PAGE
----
Reviewed on: SoundStage! Solo, November 2020
I measured the Philips Fidelio X3 headphones using laboratory-grade equipment: a G.R.A.S. Model 43AG ear/cheek simulator/RA0402 ear simulator with KB5000/KB5001 simulated pinnae, and a Clio 10 FW audio analyzer. For isolation measurements, I used a laptop computer running TrueRTA software with an M-Audio MobilePre USB audio interface. The headphones were amplified using a Musical Fidelity V-CAN and Schiit Magnius. These are “flat” measurements; no diffuse-field or free-field compensation curve was employed. If you’d like to learn more about what our measurements mean, click here.
The first chart shows the frequency response. The relatively flat response up to about 1.2kHz is common in open-back audiophile headphones. What’s unusual is that the peak centered at about 3.3kHz is perhaps 1kHz higher in frequency than normal, and the peak at 7kHz is about 8dB higher than I’d expect to see, which suggests a little extra brightness and maybe some lack of energy around 1.5kHz to 3kHz.
This chart shows how the X3s’ tonal balance changes when they’re used with a high-impedance (75 ohms) source, such as a cheap laptop or some cheap professional headphone amps, or some exotic tube amps. There’s about a 1dB boost in the bass with the high-impedance source, which would be barely noticeable.
This chart shows the Fidelio X3s’ right-channel response compared with several audiophile headphones, and with the AKG K371s, which closely track the Harman curve. You can easily see how much more energy the Fidelio X3s have between 5 and 10kHz.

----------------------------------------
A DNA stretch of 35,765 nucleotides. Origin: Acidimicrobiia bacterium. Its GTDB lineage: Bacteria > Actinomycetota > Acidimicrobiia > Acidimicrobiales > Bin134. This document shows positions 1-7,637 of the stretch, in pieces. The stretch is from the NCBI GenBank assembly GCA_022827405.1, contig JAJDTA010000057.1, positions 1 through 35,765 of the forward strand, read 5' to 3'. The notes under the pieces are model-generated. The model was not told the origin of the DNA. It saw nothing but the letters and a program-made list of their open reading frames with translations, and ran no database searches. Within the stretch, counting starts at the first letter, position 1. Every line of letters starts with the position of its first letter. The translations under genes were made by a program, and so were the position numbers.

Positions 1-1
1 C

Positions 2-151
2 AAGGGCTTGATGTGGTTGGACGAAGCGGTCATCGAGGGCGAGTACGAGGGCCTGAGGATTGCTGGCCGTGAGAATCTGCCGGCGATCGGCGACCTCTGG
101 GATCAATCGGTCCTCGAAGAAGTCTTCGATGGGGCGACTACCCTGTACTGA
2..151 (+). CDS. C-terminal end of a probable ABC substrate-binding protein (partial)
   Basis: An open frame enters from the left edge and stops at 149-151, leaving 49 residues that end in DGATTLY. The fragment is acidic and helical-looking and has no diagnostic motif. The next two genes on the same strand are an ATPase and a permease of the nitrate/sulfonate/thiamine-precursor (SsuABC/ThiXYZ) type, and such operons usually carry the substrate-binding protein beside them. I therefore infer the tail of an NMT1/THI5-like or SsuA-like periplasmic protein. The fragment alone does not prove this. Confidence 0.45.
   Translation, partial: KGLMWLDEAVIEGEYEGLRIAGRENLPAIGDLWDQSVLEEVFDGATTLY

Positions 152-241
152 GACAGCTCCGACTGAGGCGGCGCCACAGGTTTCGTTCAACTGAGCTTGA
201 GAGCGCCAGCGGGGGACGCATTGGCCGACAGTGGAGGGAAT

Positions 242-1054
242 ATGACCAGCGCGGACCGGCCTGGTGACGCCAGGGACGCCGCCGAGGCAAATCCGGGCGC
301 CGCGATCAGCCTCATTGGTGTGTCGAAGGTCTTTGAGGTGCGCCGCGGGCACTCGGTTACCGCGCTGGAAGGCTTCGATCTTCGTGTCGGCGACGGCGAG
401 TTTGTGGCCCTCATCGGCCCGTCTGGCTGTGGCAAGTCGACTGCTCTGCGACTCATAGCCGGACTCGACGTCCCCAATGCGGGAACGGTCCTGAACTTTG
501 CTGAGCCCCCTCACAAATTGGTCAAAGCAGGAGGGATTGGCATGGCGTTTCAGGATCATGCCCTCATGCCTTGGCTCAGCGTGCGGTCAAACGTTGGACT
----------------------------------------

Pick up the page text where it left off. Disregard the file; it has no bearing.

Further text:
Like many large-diaphragm headphones, the Fidelio X3s show many very high-Q, low-magnitude resonances between 1 and 2kHz, which likely represent reflections between the diaphragm and the plate and pinna of the ear/cheek simulator.
Harmonic distortion in the Fidelio X3s is high in the bass frequencies. At the loud level of 90dBA, it’s probably not high enough to notice, but considering that the generally accepted level of distortion audibility in subwoofers is about 10% THD, you might notice some bass distortion at 100dBA -- although that’s a crazily loud listening level.
In this chart, the external noise level is 85dB SPL, and numbers below that indicate the degree of attenuation of outside sounds. The lower the lines, the better the isolation. The isolation of the Fidelio X3s is comparable to that of other large, open-back audiophile headphones. I added the Dan Clark Æon 2 Closed headphones so you can see how an audiophile closed-back model performs on this test.
The Fidelio X3s’ impedance magnitude is typical for a dynamic-driver headphone, running about 33 to 34 ohms through most of the audio range, with the expected low-frequency impedance bump at about 90Hz. Impedance phase angle is mostly flat, swinging mildly more inductive in the treble.
Sensitivity of the Fidelio X3s, measured between 300Hz and 3kHz, using a 1mW signal calculated for 30 ohms rated impedance, is 96.2dB, which is a little low, so a smartphone or tablet with a weak internal headphone amp might not be able to get them really cranking.
. . . Brent Butterworth